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From |
Cameron McIntosh <cnm100@hotmail.com> |

To |
STATA LIST <statalist@hsphsun2.harvard.edu> |

Subject |
RE: st: RE: Aren't distinct factors from factor analysis or PCA orthogonal to each other? |

Date |
Tue, 18 Aug 2009 08:31:58 -0400 |

Adrian,I think it would be a complete travesty to just feed that whole dataset into a factor analysis. Sure, it'll lump together variables with high correlations, but most of the time this doesn't reflect what's going on underneath the data (e.g., a web of diect and indirect causal relations that generated the observed associations/covariance matrix), and this type of situation is what tends to give factor analysis a "bad name" among statisticians. Factor analysis is typically only appropriate for reflective psychometric measures written specifically to assess an underlying trait (e.g., self-esteem, anxiety), not datasets like yours. I think there are probably complex causal relations among your variables that you should think hard about (using your theoretical knowledge about these variables)and maybe come up with a path-analytic model or growth curve model (say, GDP trajectory and its predictors). You could also compare models across countries.My two cents,Cam ---------------------------------------- > From: kokootchke@hotmail.com > To: statalist@hsphsun2.harvard.edu > Subject: RE: st: RE: Aren't distinct factors from factor analysis or PCA orthogonal to each other? > Date: Mon, 17 Aug 2009 17:15:33 -0400 > > Thank you to Cameron, Bob and everybody else for the references. > > I have a response to Jay and a couple more questions for everybody, if you can still help me... > > Jay wrote: >> Before you go any further I think you have a big problem to consider: 100 variables on, say 200 countries means you have WAY more covariances (or correlations) than you have countries. This means your correlation matrix is singular. > > > I don't think I have that problem because I don't have 200 countries. I only have about 30+ countries. > > However, even if I had 200 countries, I don't understand exactly what the problem would be because I have all 100 variables for country i and all 100 variables for country j stacked on one another. So, I have: > > country year GDP inflation reserves > Argentina 1990 2.3 6.4 100 > Argentina 1991 2.8 7.4 250 > Argentina 1992 2.6 7.0 200 > ... > Argentina 2006 3.2 8.0 400 > Brazil 1990 1.7 5.4 120 > Brazil 1991 2.1 6.3 140 > Brazil 1992 2.5 7.0 180 > ... > > > So the variables I enter into my factor analysis are GDP, inflation, and reserves... and so the -factor- command in Stata knows nothing about the panel/time-series structure of my data. I can see why it should be relevant to account for the underlying panel structure of the data -- for instance, that jump in GDP/inflation/reserves and any other variables between Argentina in 2006 and Brazil in 1990 may be a bit strange to account for. > > So, the first question is: do I need to take this panel structure into account? And if so, how? > > The other question is, do units matter? For instance, I know that factor analysis or PCA are all based on a variance-covariance matrix... but if I have two variables, x and y, and I take the covariance between the two of them, that'll be different than if I take the covariance of, say 2x and y: > > cov(x,y) <> cov(2x,y) > > and so what would happen if I express my GDP in dollars for all countries or in local-currency units?? Or in millions or in billions??? > > > Thank you once again. > > Best, > Adrian > > > > > _________________________________________________________________ > Hotmail® is up to 70% faster. Now good news travels really fast. > http://windowslive.com/online/hotmail?ocid=PID23391::T:WLMTAGL:ON:WL:en-US:WM_HYGN_faster:082009 > * > * For searches and help try: > * http://www.stata.com/help.cgi?search > * http://www.stata.com/support/statalist/faq > * http://www.ats.ucla.edu/stat/stata/ _________________________________________________________________ More storage. Better anti-spam and antivirus protection. Hotmail makes it simple. http://go.microsoft.com/?linkid=9671357 * * For searches and help try: * http://www.stata.com/help.cgi?search * http://www.stata.com/support/statalist/faq * http://www.ats.ucla.edu/stat/stata/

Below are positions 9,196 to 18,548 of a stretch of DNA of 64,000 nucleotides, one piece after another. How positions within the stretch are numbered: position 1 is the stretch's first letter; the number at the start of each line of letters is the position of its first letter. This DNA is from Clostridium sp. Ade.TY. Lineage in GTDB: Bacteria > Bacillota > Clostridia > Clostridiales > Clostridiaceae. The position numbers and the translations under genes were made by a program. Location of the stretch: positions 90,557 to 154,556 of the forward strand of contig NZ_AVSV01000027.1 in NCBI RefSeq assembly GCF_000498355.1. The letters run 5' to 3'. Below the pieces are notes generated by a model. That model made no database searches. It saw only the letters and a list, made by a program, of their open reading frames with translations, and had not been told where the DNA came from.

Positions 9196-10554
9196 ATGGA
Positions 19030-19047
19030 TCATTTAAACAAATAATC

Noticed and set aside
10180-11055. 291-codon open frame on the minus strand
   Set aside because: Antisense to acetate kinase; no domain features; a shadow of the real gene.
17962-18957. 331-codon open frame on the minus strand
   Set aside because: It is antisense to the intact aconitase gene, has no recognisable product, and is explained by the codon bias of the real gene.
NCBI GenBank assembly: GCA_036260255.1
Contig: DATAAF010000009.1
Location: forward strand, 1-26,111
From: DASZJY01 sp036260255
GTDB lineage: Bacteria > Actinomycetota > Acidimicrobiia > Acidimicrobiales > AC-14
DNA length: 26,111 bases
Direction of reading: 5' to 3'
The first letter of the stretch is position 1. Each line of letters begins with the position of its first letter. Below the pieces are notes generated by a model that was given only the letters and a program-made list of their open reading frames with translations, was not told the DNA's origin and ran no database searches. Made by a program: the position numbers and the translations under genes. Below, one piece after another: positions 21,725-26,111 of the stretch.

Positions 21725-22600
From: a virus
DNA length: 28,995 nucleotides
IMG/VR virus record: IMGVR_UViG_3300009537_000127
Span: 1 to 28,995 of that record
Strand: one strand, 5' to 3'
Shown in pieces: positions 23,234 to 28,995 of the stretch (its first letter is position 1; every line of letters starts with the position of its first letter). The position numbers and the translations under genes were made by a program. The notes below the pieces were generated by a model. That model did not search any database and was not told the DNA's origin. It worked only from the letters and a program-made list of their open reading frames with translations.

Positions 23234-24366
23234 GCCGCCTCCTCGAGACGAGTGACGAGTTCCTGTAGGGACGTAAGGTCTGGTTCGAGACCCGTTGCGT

**Follow-Ups**:**RE: st: RE: Aren't distinct factors from factor analysis or PCA orthogonal to each other?***From:*"Nick Cox" <n.j.cox@durham.ac.uk>

**References**:**st: Aren't distinct factors from factor analysis or PCA orthogonal to each other?***From:*kokootchke <kokootchke@hotmail.com>

**st: RE: Aren't distinct factors from factor analysis or PCA orthogonal to each other?***From:*"Verkuilen, Jay" <JVerkuilen@gc.cuny.edu>

**RE: st: RE: Aren't distinct factors from factor analysis or PCA orthogonal to each other?***From:*kokootchke <kokootchke@hotmail.com>

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